|Publication number||US3328821 A|
|Publication date||Jul 4, 1967|
|Filing date||Feb 15, 1965|
|Priority date||Feb 15, 1965|
|Publication number||US 3328821 A, US 3328821A, US-A-3328821, US3328821 A, US3328821A|
|Inventors||La Mura Joseph L|
|Original Assignee||La Mura Joseph L|
|Export Citation||BiBTeX, EndNote, RefMan|
|Patent Citations (4), Referenced by (23), Classifications (4)|
|External Links: USPTO, USPTO Assignment, Espacenet|
CLEANING MACHINE Filed Feb. 15, 1965 2 Sheets-Sheet 1 3 I JOSEPH L. LOMURA INVENTOR ATTORNEY 'kuo J. L. LA MURA CLEANING MACHINE July 4, 1967 2 Sheets- 531891 2 Filed Feb. 15, 1965 FIG.4
Ferromagnetic JOSEPH L. La MU RA INVENTOR 5 ksu f Ferromogmaiic ATTORNEY United States Patent 6 3,328,821 CLEANING MACHINE Joseph L. La Mura, 366 Passaic Ave, West Caldwell, NJ. 07701 Filed Feb. 15, 1965, Ser. No. 432,548 Claims. (Cl. 15-102) ABSTRACT OF THE DISCLOSURE A cleaning machine is described for liquid cleaning of non-magnetic sheets. The sheets are moved in a restricted path by a single power roller making two contacts with the sheet as it is moved through the machine. A sponge cleaning roller, immersed in a cleaning solution, rubs the surface to be cleaned and a pair of resilient blades wipe off the excess solution. Two idler rollers resiliently clamp the sheet to the power roller by a plurality of permanent magnets positioned inside the idler rollers.
This invention relates to a device for cleaning plastic sheets. The device has special reference to a means for cleaning plastic transparent sheets which have been used for the accumulation of data such as Scoreboards.
There are many applications in industry and in sports where plastic transparent score sheets are employed to mark down data that have been observed on scientific indicating instruments or the scores of contestants during a game. These score sheets are generally marked with permanent ink in a specialized manner whereby certain quantities are to be entered into specific areas for final summation or for combination with other data on the same score sheet. Because some of these score sheets or data sheets are somewhat complicated in the array of recording areas, it is desirable that they be retained for other and future observations or scores after the initial use.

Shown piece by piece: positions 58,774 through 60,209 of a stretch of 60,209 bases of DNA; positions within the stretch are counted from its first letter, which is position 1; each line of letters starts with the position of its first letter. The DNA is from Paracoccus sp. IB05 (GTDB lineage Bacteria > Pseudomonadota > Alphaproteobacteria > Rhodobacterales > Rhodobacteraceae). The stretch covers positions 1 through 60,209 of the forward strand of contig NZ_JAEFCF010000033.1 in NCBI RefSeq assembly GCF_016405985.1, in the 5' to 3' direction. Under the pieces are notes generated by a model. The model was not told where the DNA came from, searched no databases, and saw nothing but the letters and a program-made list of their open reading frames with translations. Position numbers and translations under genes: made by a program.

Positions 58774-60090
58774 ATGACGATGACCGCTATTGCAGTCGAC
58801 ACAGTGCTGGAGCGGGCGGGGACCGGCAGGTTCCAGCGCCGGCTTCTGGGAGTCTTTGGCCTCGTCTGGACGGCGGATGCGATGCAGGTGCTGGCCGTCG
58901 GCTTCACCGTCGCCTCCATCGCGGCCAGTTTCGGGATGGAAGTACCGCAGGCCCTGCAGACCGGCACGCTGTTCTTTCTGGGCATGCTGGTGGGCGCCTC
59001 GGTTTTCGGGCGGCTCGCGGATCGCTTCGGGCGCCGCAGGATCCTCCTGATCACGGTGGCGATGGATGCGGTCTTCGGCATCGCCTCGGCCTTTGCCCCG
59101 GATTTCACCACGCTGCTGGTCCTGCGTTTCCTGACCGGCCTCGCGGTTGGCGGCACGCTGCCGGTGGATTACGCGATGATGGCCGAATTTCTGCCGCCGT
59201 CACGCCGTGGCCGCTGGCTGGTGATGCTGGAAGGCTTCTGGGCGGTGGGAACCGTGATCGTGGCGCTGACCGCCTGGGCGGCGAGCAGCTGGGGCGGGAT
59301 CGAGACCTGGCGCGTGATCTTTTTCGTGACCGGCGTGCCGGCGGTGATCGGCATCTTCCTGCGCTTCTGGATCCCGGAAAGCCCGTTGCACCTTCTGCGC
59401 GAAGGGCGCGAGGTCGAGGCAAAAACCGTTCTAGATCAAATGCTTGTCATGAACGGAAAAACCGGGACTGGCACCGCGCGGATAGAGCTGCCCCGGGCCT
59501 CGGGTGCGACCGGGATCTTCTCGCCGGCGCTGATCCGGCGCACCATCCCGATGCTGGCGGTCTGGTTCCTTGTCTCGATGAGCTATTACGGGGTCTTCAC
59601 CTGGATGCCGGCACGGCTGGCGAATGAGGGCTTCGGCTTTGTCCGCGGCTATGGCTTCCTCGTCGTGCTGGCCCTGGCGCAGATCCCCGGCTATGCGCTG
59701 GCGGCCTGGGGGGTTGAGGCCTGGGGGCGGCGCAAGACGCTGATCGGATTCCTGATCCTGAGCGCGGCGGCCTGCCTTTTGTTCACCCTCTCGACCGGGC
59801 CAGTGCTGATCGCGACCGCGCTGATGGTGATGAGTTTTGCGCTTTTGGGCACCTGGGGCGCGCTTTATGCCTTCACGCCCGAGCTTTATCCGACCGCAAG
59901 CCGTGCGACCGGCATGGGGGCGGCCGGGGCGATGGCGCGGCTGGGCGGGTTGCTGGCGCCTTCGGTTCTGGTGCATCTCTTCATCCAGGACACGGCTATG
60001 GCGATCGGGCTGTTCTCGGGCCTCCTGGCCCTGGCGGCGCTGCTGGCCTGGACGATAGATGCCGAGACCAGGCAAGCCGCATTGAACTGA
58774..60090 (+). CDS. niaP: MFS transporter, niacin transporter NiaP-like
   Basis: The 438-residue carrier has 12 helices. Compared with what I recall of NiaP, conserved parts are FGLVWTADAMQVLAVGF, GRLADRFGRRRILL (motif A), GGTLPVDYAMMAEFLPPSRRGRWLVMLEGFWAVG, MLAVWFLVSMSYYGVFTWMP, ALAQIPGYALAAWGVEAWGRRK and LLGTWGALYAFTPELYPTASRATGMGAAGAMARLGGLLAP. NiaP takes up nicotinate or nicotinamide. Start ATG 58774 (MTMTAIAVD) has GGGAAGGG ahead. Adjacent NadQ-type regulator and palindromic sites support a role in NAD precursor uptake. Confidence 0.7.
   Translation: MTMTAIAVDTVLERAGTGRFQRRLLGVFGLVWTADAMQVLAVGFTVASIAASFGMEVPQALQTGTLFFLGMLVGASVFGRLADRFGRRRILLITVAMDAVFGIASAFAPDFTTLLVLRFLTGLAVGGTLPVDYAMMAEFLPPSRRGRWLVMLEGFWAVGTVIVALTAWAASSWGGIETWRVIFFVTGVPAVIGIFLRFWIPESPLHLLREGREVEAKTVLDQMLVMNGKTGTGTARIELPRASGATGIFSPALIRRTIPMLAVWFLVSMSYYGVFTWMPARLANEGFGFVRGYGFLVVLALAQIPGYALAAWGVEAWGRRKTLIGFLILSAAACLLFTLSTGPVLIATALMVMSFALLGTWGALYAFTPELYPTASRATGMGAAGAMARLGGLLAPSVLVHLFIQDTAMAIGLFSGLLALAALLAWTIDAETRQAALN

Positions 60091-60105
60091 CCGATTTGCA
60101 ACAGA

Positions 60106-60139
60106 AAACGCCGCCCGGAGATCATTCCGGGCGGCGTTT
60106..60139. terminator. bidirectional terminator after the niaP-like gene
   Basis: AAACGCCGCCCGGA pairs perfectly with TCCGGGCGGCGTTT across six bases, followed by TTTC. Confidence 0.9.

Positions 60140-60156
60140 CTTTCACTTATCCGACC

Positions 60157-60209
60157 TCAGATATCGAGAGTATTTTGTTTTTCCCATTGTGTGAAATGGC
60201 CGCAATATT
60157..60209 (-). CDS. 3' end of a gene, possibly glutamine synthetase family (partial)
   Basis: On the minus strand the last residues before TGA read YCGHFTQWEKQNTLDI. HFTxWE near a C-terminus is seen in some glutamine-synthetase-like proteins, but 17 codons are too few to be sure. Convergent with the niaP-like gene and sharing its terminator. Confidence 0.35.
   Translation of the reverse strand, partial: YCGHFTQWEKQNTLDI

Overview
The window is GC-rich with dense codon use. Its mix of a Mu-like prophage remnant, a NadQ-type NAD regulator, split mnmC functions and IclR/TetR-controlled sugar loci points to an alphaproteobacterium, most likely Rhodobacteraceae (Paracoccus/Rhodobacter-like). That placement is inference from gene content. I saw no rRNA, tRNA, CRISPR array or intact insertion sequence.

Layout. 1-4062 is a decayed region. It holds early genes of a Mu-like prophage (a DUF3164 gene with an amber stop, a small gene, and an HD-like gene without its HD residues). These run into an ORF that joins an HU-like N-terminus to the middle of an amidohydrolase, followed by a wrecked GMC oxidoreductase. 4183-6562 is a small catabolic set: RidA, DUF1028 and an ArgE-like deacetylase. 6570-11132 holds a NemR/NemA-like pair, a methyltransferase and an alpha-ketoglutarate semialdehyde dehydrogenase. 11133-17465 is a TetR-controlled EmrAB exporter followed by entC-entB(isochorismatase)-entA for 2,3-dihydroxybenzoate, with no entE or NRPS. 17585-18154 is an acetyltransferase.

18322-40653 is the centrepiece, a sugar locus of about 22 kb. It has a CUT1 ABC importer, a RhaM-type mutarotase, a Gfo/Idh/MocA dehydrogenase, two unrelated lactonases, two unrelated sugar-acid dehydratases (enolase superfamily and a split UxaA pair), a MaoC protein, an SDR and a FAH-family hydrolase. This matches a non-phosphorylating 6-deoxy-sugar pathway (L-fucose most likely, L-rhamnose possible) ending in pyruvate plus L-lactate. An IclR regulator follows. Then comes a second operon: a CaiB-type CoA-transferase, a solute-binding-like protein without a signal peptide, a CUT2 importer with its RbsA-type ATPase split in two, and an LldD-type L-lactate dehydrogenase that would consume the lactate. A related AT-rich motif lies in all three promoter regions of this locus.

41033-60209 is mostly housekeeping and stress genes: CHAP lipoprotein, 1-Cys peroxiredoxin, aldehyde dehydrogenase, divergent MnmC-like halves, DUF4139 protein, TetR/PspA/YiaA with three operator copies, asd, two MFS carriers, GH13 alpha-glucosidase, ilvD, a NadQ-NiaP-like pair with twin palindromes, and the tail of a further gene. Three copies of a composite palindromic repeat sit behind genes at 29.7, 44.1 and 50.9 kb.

The present invention is for cleaning or dissolving of the entered data symbols and figures without removing the permanent markings which designate the allotted areas. To this end, a small machine is used which will remove the entered data with a minimum of effort and thereby eliminate the usual wiping, scrubbing, and the excessive use of dirty rags or other scrubbing materials which may be necessary when the score sheets are cleaned by hand.
One of the objects of this invention is to provide an improved cleaning device which avoids One or more of the disadvantages and limitations of prior art arrangements.
Another object of the invention is to eliminate the use of rags and a cleaning solution contained in a bottle.
Another object of the invention is to eliminate the possibility of spilling a solvent on the hands or on other objects adjacent to the cleaning area.
Another object of the invention is to save time. The use of this machine requires less operators and makes more cleaned score sheets available in less time.
Another object of the invention is to reduce the quantity of cleaning solution necessary for erasing entered data on a score sheet.
The invention includes a cleaning device having a main power roller operated by an electric motor. The score sheets are fed over the top of this roller and underneath an idler roller which is resiliently stressed into contact with the main roller by magnetic means. The score sheet is directed through two curved sheets and onto the top of a cleaning roller which is rotated by electrical power and operates to turn in a direction opposite to that of the movement of the score sheet. The cleaning roller is covered with an absorbent material which is partially immersed in a solvent liquid. After leaving the cleaning roller the score sheet passes through two rubber blades which "ice remove most of the solvent. The rubber blades act as a directing means to force the score sheet onto the bottom portion of the main power roller and thereby deliver it to the front portion of the machine where the operator may pick it up in its cleaned condition. A second idler roller is positioned at the bottom of the machine and is stressed by magnetic means to make contact with the bottom portion of the roller.
One of the main features of the invention is the magnetic system which forces both idler rollers against the main roller during the passage of the score sheet. By this means springs are eliminated and the magnetic force of attraction decreases as the distance between rollers increases. This feature permits easy cleaning of the machine and prevents personal injury.
For a better understanding of the present invention together with other and further objects thereof, reference is made to the following description taken in connection with the accompanying drawings.